The War on Drugs created a lot of jobs. Prison guards, contractors, clinic personnel, therapists, morticians... many members of these trades benefited directly or indirectly from the WoD. Retroactively legalizing drugs would free a significant percentage of prisoners, which would cause a similar decline in the need for prison guards and staff...you would have laid-off prison guards competing against newly-released felons for increasingly scarce jobs.
Simply put, the price of one man's freedom could be another man's livelihood, and while that might sound like an easy choice, it's a matter of priorities and ours, as a nation, are screwed.
We'd be lucky if the only war we had was on Christmas. It would make the rest of the year much more bearable. This week's radio show was a sort of solstice armistice, my way of making peace with Christmas.
The New Breakfast Snob:1pm-3pm, Dec. 20th
When I arrived at the station, I was informed that our internet stream was down. I had eight minutes to fix it. I traced the problem to a PC-looking thingie that had somehow become unplugged from it's electric outlet. I plugged it in and we were back on-line with five minutes to spare. I adjusted my set list accordingly.
The Beatles- Let It Be
Damien Dempsey- It's All Good
Clannad- Why Worry?
After that set, I got the first of three phone calls from 'K', my new #1 local fan. K told me that my show was her favorite...I blushed.
Cursive- Hymns For Heathens
Inner Gypsies- We Three Kings
Green Man- The Shiny Penny
XTC- Countdown To Christmas Party Time
Lord Weatherby- Santa Claus Is Freaking Me Out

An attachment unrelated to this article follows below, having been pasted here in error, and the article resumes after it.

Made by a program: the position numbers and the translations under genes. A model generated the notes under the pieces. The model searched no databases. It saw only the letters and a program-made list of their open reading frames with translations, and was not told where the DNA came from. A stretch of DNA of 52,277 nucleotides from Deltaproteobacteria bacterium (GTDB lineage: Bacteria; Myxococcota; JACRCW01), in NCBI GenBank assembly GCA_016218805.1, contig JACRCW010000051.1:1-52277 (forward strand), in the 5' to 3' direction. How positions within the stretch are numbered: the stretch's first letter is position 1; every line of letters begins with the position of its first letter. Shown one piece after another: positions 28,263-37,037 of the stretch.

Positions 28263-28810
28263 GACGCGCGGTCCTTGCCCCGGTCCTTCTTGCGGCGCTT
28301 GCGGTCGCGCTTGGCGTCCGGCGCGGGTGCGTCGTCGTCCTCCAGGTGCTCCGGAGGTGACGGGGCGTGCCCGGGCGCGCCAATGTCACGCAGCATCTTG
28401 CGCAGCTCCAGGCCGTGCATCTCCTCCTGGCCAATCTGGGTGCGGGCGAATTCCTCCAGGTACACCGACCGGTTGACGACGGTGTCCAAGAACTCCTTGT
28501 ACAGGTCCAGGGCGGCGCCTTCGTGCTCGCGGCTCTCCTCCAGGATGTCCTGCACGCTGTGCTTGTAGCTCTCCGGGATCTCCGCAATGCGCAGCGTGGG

Melissa Cox- My Magdelene
Loreena McKinnett - God Rest Ye Merry Gentleman
K called again. OK, she said, you got me. I'm actually enjoying Christmas music.
Wow, I thought, is this an 'accomplishment moment'?
The Pogues- Fairytale Of New York
Damien Dempsey- Celtic Tiger
Those Dreaded Gnats- Merry F*cking Christmas
Vercce- That's Why I Hate The Holidays
The Beatles- Across The Universe
ATU was for Jackie Sue, who just happened to tune in as it was playing. Nice!
The Pigs- I've Got Santa Claus
Robert Mirabel- Green Chile Christmas
The Boxhounds- Jingle Bells
Trailer Park Troubadors- Trailer Park Christmas
Those Dreaded Gnats- Down With Christmas
Jean Lamp- I Scare Myself To Death
I dedicated this song to my #1 fan. They were asleep but I didn't know that.
Mystery Cowboy- Rudolph The Redneck Reindeer
Jethro Tull- Hunting Girl
K on the phone again. I get the impression that she likes my sense of humor. I decide that I'm in love with K.
Get her phone number, you idiot!
I suddenly get confused by all of the buttons in front of me...get her phone number, you idiot!
Disoriented, I run out of music before I can muster my courage.
The Service Industry- Bellringer's Christmas
The Guiltless Cult- Supernatural Sun
Rare Earth- War
'War on Christmas'...get it? Haha.
Kevin Cahoon- Fashionista
Leo Kottke- Pink Christmas
Trailer Park Troubadors- King of Christmas
I sure hope K calls next week.